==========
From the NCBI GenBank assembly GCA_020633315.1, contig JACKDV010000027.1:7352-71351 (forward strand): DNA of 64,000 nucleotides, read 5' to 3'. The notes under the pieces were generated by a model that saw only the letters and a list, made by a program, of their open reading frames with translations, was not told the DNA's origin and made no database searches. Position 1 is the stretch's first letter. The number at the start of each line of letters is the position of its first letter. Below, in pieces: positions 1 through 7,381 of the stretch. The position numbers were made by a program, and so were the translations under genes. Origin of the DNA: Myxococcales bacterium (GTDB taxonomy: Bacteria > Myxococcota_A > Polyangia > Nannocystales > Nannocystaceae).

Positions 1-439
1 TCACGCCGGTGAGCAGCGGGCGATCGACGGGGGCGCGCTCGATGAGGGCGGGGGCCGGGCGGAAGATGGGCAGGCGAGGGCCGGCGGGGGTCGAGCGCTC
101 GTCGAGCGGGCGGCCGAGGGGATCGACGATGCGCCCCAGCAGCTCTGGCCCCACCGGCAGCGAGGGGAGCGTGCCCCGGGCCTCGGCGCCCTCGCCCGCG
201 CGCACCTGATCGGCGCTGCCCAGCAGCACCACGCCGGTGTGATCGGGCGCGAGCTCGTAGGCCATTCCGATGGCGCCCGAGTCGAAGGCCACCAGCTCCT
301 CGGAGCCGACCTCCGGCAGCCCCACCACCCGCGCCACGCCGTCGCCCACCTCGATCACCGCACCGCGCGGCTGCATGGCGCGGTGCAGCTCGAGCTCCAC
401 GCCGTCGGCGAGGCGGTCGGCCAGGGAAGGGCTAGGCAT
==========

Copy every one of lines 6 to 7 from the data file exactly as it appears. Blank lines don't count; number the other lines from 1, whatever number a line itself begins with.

301 CGGAGCCGACCTCCGGCAGCCCCACCACCCGCGCCACGCCGTCGCCCACCTCGATCACCGCACCGCGCGGCTGCATGGCGCGGTGCAGCTCGAGCTCCAC
401 GCCGTCGGCGAGGCGGTCGGCCAGGGAAGGGCTAGGCAT